Lessons learned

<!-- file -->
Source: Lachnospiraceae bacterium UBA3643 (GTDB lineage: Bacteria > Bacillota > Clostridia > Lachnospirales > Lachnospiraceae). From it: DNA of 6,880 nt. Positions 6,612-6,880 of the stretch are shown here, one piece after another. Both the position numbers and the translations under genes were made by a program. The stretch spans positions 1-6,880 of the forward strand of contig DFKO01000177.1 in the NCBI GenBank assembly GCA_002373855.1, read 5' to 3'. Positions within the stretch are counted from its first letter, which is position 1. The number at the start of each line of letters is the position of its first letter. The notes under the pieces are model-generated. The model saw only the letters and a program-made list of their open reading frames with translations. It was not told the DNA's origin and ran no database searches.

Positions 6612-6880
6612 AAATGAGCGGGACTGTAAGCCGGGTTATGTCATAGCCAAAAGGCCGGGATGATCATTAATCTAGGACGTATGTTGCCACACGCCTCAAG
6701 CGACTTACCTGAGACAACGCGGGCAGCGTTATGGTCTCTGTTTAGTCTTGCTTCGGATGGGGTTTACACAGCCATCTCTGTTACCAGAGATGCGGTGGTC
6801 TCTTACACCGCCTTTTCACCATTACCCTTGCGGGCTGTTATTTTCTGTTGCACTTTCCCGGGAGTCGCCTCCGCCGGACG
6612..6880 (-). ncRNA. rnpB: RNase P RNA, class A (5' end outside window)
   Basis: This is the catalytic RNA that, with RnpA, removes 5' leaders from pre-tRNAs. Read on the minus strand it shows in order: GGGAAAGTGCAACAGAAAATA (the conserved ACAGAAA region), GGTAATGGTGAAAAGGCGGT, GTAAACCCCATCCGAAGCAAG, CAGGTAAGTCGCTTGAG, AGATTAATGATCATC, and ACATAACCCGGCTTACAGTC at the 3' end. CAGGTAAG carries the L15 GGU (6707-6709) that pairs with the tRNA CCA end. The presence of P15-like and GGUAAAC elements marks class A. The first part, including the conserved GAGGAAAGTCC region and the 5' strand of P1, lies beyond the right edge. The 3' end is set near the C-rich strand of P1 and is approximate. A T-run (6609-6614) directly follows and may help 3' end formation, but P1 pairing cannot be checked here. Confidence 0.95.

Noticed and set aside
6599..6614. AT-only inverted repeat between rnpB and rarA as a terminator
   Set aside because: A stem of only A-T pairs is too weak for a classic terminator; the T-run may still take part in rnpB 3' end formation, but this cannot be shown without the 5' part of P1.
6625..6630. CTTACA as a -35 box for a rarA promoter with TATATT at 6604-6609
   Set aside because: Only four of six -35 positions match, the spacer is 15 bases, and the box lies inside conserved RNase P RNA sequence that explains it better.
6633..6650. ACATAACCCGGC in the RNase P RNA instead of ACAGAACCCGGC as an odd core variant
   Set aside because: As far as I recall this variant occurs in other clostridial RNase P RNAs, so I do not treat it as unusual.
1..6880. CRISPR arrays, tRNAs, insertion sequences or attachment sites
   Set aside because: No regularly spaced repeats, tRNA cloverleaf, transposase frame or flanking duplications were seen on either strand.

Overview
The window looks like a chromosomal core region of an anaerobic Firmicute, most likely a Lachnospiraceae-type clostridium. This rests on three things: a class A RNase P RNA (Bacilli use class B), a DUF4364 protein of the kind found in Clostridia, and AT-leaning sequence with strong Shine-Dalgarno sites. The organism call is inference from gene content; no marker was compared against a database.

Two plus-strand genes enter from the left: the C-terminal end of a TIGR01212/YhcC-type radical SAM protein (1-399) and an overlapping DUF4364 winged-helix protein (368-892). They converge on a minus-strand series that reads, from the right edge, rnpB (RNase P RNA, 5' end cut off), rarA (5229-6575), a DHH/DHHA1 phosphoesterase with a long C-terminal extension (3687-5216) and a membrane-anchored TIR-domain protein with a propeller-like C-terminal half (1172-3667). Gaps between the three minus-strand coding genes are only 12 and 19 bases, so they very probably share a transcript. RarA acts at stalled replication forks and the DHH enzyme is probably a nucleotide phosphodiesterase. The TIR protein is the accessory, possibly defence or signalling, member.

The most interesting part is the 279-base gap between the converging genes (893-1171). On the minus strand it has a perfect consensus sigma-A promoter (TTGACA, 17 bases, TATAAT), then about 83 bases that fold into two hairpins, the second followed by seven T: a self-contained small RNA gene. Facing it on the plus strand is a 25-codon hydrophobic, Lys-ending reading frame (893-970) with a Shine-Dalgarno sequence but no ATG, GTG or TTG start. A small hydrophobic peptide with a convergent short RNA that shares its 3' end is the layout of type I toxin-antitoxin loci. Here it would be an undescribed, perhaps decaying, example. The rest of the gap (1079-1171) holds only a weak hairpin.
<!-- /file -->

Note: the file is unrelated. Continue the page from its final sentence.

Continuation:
From adjusting operations and safety protocol to enacting legislation, the local governments saw learning opportunities in the past year, as well. An initial lesson was how to operate with limited staff for in-person and virtual operations. County spokesperson Emily Kilroy said early on that the facilities and environmental services team audited the building for the layout of places that needed to be open. Hand sanitizing stations and plexiglass barriers were installed. Schedules were adjusted so not too many people were in the building at once. Similar changes were implemented in the city of Charlottesville. For city Treasurer Jason Vandever, a lot of work his team handles on the first floor of City Hall needed to be done in person. He called moving to an appointment-only system for the DMV Select office one of the largest operational challenges. He added that his office also worked with the IT department to develop an online scheduling system for residents to use. With Charlottesville’s government building and staff being smaller, scheduling has been key to ensuring safety and operations. “I think we aren’t sure what the next few months will bring, but we know we’ll have to be flexible and continue to find ways to offer the services our residents need,” Vandever said. Albemarle learned over the summer that an ordinance they had put in place regarding Freedom of Information Act requests was out of legal bounds. In June 2020, Charlottesville Tomorrow filed a FOIA request for emails related to school resource officers from Albemarle County Public Schools. Though it was filled by July, the initial response was that the county had waived its time requirements. When the county had adopted its March 27 emergency ordinance granting them the ability to meet virtually, it also stated that it exempted them from filling FOIA requests within a given timeline. However, according to state law, once a FOIA is filed, government agencies have five business days to respond.By September, Virginia Attorney General Mark Herring issued an opinion explaining that a locality is not empowered to “modify or indefinitely extend deadlines” for FOIA requests. By October, the board repealed the related ordinance. “Back then, when we put it into place it seemed reasonable,” Gallaway said. “It’s like, ‘Well, OK, we don’t have as much staff in the building. These are physical records that have to be found, how are we going to pull this off?’ The ordinance gave us the ability to say we may need extended time not knowing what requests could come in.” Gallaway explained that though it was the school division that did not fill the request initially on time, he hasn’t known of any other delayed requests from other areas of Albemarle’s government and that the county learned it was operating efficiently enough to not need extra time.